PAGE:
Let’s take a look at a safe way of encrypting text on a computer. The below Protect-Text function takes any text and encrypts it automatically, no password needed. Instead of a password, it uses either your user account and machine, or just your machine as a secret.

If you use -Scope LocalMachine, any user on that machine can decrypt the text, but if the text is leaked to someone else, it cannot be decrypted on another machine. If you use -Scope CurrentUser, only the person that encrypted the text can decrypt it, and only on the machine where it was encrypted. This encryption method is ideal for saving your own private passwords.

In addition, and to increase security, an (optional) password can be added on top. When specified, the same restrictions apply, but in addition the password needs to be known to decrypt the text.

Note that you can also control the text encoding. Make sure to use the same encoding for both encryption and decryption.

Here is the encryption function:

function Protect-Text
{
    [CmdletBinding()]
    param
    (
        [Parameter(Mandatory=$true,ValueFromPipeline=$true)]
        [String]
        $SecretText,
        
        [string]
        $Password='',
        
        [string]
        [ValidateSet('CurrentUser','LocalMachine')]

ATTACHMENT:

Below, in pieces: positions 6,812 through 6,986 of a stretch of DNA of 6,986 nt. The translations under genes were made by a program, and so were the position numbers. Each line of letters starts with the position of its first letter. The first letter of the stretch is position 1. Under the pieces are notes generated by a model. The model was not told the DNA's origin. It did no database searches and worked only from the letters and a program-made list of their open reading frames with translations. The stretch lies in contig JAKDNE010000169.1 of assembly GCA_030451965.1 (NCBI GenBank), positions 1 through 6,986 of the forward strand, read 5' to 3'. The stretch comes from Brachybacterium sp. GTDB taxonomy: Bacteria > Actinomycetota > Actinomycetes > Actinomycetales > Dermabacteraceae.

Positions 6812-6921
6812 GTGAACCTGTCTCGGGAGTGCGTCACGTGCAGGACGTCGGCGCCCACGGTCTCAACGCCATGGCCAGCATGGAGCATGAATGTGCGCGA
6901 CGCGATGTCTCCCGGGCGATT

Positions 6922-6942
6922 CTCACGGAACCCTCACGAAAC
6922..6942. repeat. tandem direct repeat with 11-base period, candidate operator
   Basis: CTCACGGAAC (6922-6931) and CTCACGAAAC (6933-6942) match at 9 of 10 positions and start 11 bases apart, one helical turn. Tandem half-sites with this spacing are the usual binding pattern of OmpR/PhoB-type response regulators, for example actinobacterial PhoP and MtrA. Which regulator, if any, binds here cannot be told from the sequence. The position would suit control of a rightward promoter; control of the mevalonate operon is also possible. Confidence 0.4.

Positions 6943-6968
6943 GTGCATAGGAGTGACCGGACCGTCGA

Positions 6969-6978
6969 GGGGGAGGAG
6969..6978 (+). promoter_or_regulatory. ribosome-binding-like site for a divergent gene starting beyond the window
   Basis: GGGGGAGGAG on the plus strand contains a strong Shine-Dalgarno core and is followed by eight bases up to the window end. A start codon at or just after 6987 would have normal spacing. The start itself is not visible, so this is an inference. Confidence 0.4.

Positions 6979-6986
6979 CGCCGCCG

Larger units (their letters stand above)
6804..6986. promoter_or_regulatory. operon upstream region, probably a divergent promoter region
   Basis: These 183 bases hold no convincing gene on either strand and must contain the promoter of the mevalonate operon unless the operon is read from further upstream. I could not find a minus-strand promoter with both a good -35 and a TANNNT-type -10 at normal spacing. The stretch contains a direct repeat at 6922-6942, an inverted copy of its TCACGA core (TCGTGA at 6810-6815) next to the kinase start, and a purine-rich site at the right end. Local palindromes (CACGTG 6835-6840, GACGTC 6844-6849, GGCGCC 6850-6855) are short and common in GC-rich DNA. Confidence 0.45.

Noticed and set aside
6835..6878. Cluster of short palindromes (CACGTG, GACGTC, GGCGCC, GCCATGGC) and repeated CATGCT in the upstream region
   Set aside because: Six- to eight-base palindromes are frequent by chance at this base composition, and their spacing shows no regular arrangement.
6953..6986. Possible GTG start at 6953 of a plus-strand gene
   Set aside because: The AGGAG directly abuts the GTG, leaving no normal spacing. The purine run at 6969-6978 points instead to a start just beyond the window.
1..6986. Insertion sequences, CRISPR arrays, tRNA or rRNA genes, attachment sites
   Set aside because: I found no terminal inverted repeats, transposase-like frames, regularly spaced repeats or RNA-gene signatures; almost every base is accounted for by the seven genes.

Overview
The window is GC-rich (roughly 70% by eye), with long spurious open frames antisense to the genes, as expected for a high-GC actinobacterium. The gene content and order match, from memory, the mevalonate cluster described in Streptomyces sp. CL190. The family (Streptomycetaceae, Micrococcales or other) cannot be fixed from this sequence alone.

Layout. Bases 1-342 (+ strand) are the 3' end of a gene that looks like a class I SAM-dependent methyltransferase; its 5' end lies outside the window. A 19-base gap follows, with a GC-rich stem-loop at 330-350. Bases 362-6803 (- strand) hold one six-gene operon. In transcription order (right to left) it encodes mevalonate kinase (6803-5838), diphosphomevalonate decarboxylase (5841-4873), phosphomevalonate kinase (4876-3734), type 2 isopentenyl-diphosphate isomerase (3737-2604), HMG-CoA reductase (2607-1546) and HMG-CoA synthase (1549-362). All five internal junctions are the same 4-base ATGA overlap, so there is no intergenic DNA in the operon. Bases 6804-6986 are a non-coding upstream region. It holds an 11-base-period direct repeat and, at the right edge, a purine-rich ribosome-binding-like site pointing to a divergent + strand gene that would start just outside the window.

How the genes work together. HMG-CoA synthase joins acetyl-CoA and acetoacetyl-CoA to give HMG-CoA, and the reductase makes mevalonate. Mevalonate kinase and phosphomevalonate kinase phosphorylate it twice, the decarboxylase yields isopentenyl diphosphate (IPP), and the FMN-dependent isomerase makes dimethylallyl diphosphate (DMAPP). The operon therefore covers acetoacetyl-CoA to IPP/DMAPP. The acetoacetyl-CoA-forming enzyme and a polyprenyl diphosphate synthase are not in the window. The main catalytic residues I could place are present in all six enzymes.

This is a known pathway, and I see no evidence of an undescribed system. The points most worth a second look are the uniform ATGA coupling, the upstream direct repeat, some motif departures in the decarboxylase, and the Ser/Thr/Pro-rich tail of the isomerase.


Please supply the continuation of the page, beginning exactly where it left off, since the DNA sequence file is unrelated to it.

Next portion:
$scope = 'CurrentUser',

        [string]
        [ValidateSet('UTF7','UTF8','UTF32','Unicode','ASCII','Default')]
        $Encoding = 'Default',

        [Switch]
        $ReturnByteArray
        
    )
    begin
    {
        Add-Type -AssemblyName System.Security
        if ([string]::IsNullOrEmpty($Password))
        {
            $optionalEntropy = $null
        }
        else
        {
            $optionalEntropy = [System.Text.Encoding]::$Encoding.GetBytes($Password)
        }
    }
    process
    {
        try
        {
            $userData = [System.Text.Encoding]::$Encoding.GetBytes($SecretText)
            $bytes = [System.Security.Cryptography.ProtectedData]::Protect($userData, $optionalEntropy, $scope)
            if ($ReturnByteArray)
            {
                $bytes
            }
            else
            {
                [Convert]::ToBase64String($bytes)
            }
        }
        catch
        {
            throw "Protect-Text: Unable to protect text. $_"
        }
    }

And this would be a result:

 
PS> Protect-Text -SecretText 'I am encrypted' -scope LocalMachine 
AQAAANCMnd8BFdERjHoAwE/Cl+sBAAAAF8Hpm9A5A0upZysoxLlvgwQAAAACAAAAAAAQZgAAAAEAACAAAACbOsUoDuZJXNkWIzfAABxktVg+Txn7A8Rz
SCvFP7I9YQAAAAAOgAAAAAIAACAAAABz7G7Tpuoje9meLOuugzx1WSoOUfaBtGPM/XZHytjC8hAAAAApt/TDhJ9EqeWEPLIDkd4bQAAAAAN0Q503Pa7X
MxIMOnaO7qd3LKXJa4qhht+jc+Z0HaaV5/md83ipP1vefYAAUXdj8qv4eREeCBSGMqvKjbaOsOg=  
 

If you’re wondering how to turn this Base64-encoded text back to the original text, check our next tip!


Twitter This Tip! ReTweet this Tip!

Anonymous